Furry and wide-eyed, lorises and pottos are small, nocturnal primates inhabiting African, Asian and Southeast Asian tropical and subtropical forests. Their likeable appearance, combined with their unusual adaptations – from a marked reduction of the tail to their mostly slow, deliberate locomotion, powerful grasping and, in some species, a venomous bite – has led to a significant rise in research interest in the family Lorisidae over the last decade. Furthermore, lorises in particular have featured frequently in international media largely due to illegal trade, for example as pets. This is the first volume to present a full picture of the breadth of research being undertaken on lorisids to aid future studies as well as conservation efforts. Focusing on five key topics: evolutionary biology, ecomorphology, behavioural ecology, captive management and conservation, this book is a vital read for graduate students and researchers in primatology, biological anthropology, evolutionary biology, animal behaviour and conservation.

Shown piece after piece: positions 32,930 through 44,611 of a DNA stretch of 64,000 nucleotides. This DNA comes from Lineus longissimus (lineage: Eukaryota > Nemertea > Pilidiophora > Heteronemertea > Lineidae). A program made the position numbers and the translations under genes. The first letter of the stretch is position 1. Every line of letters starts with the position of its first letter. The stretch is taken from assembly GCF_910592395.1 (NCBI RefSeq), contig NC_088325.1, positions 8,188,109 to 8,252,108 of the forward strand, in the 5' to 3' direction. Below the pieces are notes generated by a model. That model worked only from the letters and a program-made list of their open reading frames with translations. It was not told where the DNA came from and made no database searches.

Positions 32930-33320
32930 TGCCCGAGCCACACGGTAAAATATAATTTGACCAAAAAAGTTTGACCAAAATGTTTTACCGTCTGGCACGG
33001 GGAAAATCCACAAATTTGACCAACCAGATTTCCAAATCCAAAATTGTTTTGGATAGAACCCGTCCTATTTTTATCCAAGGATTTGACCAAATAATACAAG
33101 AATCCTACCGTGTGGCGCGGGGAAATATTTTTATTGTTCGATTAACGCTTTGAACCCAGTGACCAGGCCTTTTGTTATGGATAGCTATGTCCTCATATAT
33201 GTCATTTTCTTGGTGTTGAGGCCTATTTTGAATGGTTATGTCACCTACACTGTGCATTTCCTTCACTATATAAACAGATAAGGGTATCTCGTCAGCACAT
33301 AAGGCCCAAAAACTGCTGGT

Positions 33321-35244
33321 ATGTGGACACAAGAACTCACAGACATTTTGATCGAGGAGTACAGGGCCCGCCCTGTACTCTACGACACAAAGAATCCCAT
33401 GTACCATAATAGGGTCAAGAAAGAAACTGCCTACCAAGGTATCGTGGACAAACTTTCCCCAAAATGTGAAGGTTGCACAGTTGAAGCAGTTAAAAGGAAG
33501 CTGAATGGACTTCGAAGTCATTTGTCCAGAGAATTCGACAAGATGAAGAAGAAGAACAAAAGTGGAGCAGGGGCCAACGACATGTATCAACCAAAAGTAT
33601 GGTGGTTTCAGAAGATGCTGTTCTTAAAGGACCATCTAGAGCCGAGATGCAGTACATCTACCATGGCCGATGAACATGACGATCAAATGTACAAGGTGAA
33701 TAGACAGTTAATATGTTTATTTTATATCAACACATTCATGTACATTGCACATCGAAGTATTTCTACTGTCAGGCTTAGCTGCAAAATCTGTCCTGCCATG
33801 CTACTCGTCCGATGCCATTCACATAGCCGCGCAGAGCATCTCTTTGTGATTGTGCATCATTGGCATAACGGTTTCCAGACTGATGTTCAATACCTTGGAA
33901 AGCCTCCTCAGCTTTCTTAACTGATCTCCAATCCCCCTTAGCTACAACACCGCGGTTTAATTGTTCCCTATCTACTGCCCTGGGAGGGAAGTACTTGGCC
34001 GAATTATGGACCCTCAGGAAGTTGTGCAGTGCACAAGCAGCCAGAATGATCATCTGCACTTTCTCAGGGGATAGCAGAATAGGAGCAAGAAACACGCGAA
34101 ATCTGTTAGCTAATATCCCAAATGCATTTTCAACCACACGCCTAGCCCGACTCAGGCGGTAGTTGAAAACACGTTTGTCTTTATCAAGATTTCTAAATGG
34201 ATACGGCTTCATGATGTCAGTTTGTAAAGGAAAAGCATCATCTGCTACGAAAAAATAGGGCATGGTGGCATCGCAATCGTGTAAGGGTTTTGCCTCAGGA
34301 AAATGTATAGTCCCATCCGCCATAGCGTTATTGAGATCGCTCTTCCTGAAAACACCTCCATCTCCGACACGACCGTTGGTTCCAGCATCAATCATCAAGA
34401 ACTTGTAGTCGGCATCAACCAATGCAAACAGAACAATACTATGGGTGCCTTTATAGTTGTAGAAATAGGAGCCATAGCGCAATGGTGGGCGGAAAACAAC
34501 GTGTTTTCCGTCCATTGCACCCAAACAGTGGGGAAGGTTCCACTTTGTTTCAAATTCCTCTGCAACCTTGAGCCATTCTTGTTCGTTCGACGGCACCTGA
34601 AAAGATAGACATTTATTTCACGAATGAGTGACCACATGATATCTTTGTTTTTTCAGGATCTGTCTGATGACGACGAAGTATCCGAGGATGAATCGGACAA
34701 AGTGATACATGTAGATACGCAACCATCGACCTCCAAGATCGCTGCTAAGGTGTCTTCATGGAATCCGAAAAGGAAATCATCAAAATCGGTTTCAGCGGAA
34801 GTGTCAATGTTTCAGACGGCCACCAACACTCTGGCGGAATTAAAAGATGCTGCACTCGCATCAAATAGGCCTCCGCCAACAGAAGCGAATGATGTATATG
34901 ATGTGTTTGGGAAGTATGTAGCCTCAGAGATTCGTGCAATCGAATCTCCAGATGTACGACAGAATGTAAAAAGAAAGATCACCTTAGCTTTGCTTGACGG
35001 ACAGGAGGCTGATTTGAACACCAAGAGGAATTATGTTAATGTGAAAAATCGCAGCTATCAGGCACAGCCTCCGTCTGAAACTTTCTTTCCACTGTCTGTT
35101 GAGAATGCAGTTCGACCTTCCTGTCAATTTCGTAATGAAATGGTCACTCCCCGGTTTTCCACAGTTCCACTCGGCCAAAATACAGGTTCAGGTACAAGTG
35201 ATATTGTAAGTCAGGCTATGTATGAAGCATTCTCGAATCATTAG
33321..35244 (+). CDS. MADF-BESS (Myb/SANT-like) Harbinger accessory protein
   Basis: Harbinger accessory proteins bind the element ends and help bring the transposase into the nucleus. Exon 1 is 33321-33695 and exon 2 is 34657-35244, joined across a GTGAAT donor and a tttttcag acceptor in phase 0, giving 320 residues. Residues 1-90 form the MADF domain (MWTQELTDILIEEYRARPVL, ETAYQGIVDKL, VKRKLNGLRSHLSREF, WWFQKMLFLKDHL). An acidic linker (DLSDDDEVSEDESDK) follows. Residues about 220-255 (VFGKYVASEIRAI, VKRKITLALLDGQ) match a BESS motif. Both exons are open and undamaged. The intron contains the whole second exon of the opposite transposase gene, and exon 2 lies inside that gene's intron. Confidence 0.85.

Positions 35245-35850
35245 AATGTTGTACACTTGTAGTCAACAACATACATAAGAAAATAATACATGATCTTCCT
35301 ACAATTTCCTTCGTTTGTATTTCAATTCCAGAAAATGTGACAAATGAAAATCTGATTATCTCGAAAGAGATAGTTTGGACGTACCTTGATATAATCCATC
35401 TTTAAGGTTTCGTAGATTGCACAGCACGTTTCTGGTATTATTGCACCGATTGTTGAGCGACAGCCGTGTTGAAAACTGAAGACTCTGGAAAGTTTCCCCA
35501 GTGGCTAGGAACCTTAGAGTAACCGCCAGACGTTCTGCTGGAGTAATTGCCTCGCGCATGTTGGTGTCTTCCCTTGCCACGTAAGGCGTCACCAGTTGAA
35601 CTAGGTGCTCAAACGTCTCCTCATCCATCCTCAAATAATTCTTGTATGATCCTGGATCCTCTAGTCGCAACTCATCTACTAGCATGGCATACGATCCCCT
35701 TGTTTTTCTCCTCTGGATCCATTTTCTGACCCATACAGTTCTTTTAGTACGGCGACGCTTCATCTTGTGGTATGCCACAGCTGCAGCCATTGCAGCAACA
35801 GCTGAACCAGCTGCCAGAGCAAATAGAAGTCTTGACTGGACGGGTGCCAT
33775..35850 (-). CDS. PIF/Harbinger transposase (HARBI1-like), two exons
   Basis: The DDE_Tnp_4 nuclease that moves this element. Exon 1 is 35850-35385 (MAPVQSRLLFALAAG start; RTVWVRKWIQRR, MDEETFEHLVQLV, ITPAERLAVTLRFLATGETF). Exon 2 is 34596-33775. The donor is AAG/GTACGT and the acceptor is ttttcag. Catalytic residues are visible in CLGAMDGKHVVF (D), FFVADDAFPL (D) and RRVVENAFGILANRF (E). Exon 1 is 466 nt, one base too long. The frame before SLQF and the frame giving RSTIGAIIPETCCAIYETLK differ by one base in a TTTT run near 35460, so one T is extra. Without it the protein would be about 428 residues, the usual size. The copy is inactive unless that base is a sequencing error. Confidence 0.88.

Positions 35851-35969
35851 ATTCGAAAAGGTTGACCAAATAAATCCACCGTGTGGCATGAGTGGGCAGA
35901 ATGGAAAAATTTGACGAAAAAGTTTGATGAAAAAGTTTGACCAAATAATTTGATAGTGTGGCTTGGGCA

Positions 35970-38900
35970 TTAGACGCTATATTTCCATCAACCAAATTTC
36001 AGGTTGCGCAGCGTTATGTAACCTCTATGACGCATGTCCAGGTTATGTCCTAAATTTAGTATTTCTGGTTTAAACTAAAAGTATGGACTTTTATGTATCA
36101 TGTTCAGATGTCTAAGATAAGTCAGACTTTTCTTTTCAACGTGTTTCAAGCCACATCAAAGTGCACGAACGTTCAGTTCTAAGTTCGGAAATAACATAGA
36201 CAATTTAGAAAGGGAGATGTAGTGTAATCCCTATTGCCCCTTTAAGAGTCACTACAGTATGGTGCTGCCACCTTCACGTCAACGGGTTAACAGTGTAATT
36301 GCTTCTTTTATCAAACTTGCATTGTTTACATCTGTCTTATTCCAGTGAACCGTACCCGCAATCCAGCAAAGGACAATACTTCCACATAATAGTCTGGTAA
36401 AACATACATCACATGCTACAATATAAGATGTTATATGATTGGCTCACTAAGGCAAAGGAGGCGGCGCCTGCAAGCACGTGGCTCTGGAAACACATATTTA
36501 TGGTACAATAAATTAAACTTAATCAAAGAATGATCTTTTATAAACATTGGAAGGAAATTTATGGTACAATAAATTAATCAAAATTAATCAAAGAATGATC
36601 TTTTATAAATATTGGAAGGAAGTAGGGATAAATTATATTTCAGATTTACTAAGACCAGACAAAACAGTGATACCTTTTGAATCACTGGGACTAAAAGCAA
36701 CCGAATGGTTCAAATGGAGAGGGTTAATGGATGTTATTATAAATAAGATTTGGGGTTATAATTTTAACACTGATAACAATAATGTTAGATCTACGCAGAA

Classrooms are dynamic spaces of teaching and learning, where language and culture are intertwined in remarkable ways. The theory of language socialization explores how sociocultural practices in classrooms help to shape language learning and development. This collection is the first of its kind to bring together research on this fascinating concept. It presents 10 case studies, based on linguistic and ethnographic research conducted in classrooms located within communities in North America, Europe and India, spanning learners from preschool, to primary and secondary school, to university. Following an introduction that discusses the theory and core concepts of language socialization, the volume is divided into three central themes: socializing values, dispositions, and stances; socializing identities; and language socialization and ideology. Both new and more experienced researchers will appreciate its new insights into how language socialization is carried out across the globe.